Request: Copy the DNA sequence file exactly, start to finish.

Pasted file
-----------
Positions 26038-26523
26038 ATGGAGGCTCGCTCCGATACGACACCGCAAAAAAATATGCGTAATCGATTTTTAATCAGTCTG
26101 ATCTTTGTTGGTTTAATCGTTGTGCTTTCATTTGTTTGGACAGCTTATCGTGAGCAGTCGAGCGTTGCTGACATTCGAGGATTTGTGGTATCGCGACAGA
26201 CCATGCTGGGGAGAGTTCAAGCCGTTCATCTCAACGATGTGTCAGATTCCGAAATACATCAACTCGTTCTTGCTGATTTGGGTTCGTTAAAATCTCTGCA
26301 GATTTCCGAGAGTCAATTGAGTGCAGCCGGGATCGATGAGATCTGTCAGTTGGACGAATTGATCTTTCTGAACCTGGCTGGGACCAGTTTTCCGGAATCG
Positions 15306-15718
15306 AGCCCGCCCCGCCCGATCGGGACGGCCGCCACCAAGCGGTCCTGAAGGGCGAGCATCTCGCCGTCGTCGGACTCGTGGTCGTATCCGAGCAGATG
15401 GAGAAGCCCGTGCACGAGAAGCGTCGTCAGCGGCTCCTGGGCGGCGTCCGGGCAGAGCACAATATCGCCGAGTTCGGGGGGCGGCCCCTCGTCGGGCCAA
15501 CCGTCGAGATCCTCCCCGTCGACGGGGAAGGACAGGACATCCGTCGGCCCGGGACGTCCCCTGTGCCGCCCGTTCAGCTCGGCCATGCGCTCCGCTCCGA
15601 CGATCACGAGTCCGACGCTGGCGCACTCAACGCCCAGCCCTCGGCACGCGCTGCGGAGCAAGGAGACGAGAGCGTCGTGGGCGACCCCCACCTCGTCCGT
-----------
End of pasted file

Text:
Positions 26038-26523
26038 ATGGAGGCTCGCTCCGATACGACACCGCAAAAAAATATGCGTAATCGATTTTTAATCAGTCTG
26101 ATCTTTGTTGGTTTAATCGTTGTGCTTTCATTTGTTTGGACAGCTTATCGTGAGCAGTCGAGCGTTGCTGACATTCGAGGATTTGTGGTATCGCGACAGA
26201 CCATGCTGGGGAGAGTTCAAGCCGTTCATCTCAACGATGTGTCAGATTCCGAAATACATCAACTCGTTCTTGCTGATTTGGGTTCGTTAAAATCTCTGCA
26301 GATTTCCGAGAGTCAATTGAGTGCAGCCGGGATCGATGAGATCTGTCAGTTGGACGAATTGATCTTTCTGAACCTGGCTGGGACCAGTTTTCCGGAATCG
Positions 15306-15718
15306 AGCCCGCCCCGCCCGATCGGGACGGCCGCCACCAAGCGGTCCTGAAGGGCGAGCATCTCGCCGTCGTCGGACTCGTGGTCGTATCCGAGCAGATG
15401 GAGAAGCCCGTGCACGAGAAGCGTCGTCAGCGGCTCCTGGGCGGCGTCCGGGCAGAGCACAATATCGCCGAGTTCGGGGGGCGGCCCCTCGTCGGGCCAA
15501 CCGTCGAGATCCTCCCCGTCGACGGGGAAGGACAGGACATCCGTCGGCCCGGGACGTCCCCTGTGCCGCCCGTTCAGCTCGGCCATGCGCTCCGCTCCGA
15601 CGATCACGAGTCCGACGCTGGCGCACTCAACGCCCAGCCCTCGGCACGCGCTGCGGAGCAAGGAGACGAGAGCGTCGTGGGCGACCCCCACCTCGTCCGT